Sunday, June 28, 2015
An underwater caterpillar!
Who would think to wade on in, and check submerged rocks for caterpillars?!
The moth is not even the size of your thumbnail, so we're talking pretty dinky here. Note the summit of the hindwings. They glisten with small colorful dots. Seen from the right angle, especially from the rear, those can look remarkably similar to colorful spider eyes.
But the real proof lies on the moth's mode of locomotion. CLICK HERE for an amazing video of this species, taken in Ohio by David and Laura Hughes.
Anyone familiar with the jerky rapid hopping gait of a jumping spider will quickly see the astonishing similarity in how the moth moves. Other species of moths do the same, and the aforementioned David Wagner and colleagues proved that they actually are mimicking jumping spiders. In the following video, they've put a metalmark moth (one of the other spider mimic moths) in a box with a real jumping spider. The moth's movements and bold displays of its eyespots spook the spider into submission. CLICK HERE to see for yourself.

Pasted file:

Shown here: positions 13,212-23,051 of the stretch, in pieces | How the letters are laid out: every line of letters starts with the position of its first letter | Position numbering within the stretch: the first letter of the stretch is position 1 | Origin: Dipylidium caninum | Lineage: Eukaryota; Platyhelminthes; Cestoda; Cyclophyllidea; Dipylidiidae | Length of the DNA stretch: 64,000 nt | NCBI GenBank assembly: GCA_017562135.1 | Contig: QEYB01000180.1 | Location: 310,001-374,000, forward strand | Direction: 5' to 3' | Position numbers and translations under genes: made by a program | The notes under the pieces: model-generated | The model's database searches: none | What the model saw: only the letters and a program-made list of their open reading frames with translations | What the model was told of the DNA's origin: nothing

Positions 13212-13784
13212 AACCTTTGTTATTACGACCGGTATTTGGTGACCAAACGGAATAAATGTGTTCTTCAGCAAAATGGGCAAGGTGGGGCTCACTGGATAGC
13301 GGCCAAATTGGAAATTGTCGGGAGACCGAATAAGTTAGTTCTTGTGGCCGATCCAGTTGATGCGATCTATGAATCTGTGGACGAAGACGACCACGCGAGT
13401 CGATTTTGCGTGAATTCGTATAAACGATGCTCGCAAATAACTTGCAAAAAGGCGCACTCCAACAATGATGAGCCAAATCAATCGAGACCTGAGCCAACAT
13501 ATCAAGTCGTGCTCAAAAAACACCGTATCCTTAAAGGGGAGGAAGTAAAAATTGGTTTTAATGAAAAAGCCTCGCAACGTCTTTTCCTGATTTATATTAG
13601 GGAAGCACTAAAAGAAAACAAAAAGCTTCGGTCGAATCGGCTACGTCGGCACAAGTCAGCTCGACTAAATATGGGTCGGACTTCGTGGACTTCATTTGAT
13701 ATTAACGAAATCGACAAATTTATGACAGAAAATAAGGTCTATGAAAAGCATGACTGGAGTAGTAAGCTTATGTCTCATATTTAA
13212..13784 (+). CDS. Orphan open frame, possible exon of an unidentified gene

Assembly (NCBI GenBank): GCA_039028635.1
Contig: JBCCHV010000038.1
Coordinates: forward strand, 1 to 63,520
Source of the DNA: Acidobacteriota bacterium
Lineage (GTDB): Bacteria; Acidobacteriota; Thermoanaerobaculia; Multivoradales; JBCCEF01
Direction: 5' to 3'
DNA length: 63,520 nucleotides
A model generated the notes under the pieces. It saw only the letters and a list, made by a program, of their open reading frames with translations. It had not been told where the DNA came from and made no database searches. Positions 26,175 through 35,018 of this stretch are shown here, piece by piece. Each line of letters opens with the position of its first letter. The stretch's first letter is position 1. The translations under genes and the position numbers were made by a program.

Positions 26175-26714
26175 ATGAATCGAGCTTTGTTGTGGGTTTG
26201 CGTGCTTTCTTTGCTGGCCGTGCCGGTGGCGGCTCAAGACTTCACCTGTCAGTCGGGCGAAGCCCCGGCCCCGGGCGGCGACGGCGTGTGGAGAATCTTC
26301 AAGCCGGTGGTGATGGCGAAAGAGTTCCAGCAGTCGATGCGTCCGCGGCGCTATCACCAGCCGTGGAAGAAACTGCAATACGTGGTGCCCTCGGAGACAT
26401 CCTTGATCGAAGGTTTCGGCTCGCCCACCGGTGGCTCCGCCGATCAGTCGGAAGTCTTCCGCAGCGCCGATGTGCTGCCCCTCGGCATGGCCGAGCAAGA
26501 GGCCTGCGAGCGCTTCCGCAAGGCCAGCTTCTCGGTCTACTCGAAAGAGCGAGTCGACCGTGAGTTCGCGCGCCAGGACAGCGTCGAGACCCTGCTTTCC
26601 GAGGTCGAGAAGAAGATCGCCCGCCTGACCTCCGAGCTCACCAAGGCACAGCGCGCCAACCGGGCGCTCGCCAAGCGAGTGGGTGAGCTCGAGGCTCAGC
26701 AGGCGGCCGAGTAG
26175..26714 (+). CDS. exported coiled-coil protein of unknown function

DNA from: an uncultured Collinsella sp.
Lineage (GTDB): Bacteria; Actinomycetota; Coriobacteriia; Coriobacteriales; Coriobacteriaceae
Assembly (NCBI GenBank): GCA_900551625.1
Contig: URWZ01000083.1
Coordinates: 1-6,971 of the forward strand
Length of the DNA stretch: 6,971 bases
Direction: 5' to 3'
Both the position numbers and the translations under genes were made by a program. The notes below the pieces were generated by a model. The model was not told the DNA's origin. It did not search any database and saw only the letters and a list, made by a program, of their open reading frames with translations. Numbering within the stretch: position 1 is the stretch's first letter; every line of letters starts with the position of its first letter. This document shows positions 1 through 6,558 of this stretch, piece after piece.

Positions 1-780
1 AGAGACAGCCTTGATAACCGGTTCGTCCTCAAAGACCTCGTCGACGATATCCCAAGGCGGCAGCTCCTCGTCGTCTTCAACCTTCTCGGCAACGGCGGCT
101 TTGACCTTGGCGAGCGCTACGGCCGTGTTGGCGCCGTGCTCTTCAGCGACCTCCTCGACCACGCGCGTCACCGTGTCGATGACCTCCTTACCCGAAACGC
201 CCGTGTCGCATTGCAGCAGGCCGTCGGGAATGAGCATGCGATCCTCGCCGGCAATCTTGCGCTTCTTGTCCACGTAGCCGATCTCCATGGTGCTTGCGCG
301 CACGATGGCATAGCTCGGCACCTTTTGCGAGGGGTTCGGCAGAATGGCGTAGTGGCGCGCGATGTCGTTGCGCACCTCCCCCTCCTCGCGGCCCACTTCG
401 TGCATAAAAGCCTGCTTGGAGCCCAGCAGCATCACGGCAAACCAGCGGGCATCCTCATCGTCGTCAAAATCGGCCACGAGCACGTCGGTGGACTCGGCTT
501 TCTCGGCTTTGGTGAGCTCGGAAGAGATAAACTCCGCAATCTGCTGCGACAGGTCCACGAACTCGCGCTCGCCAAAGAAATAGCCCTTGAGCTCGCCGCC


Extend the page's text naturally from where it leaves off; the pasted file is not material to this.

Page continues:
Why would a moth evolve such a fabulous mimicry? No doubt because jumping spiders are voracious and abundant predators of small insects, including moths. If you rest on the upper surface of a leaf during the day, chances are good that sooner or later a patrolling jumper will come along and try to make a meal of you. But it's a lot less likely it actually will if you look like a bigger, badder jumper.
Mothapalooza, Laura Hughes was kind enough to bring along some of the caterpillars of the Two-banded Petrophila moth. Laura is an aquatic ecologist with the Ohio EPA, and spends much time in streams. She also knows more about aquatic entomology than anyone I have ever met. Anyway, I had asked her if she'd capture a few Petrophila larvae the next time she encountered some, and let me make photos.
Voila! That's the beast above. While it may look large in the photo, it's really just a quarter-inch or so in length. The Petrophila caterpillar spins a tubular silken case on the rock, which is submerged in the shallows, and rasps algae from the rock's surface. The threadlike hairs are not hairs at all - they are filamentous gills that allow the caterpillar to harvest oxygen from the water.
Apparently the adult female moths will even dive into the water to deposit eggs on submerged rocks. While I'm sure there are underwater predators that occasionally take these caterpillars, they are certainly much safer from the legion of terrestrial predators such as birds, parasitoid wasps and flies, and other predatory insects.
You just can't hardly make this stuff up.
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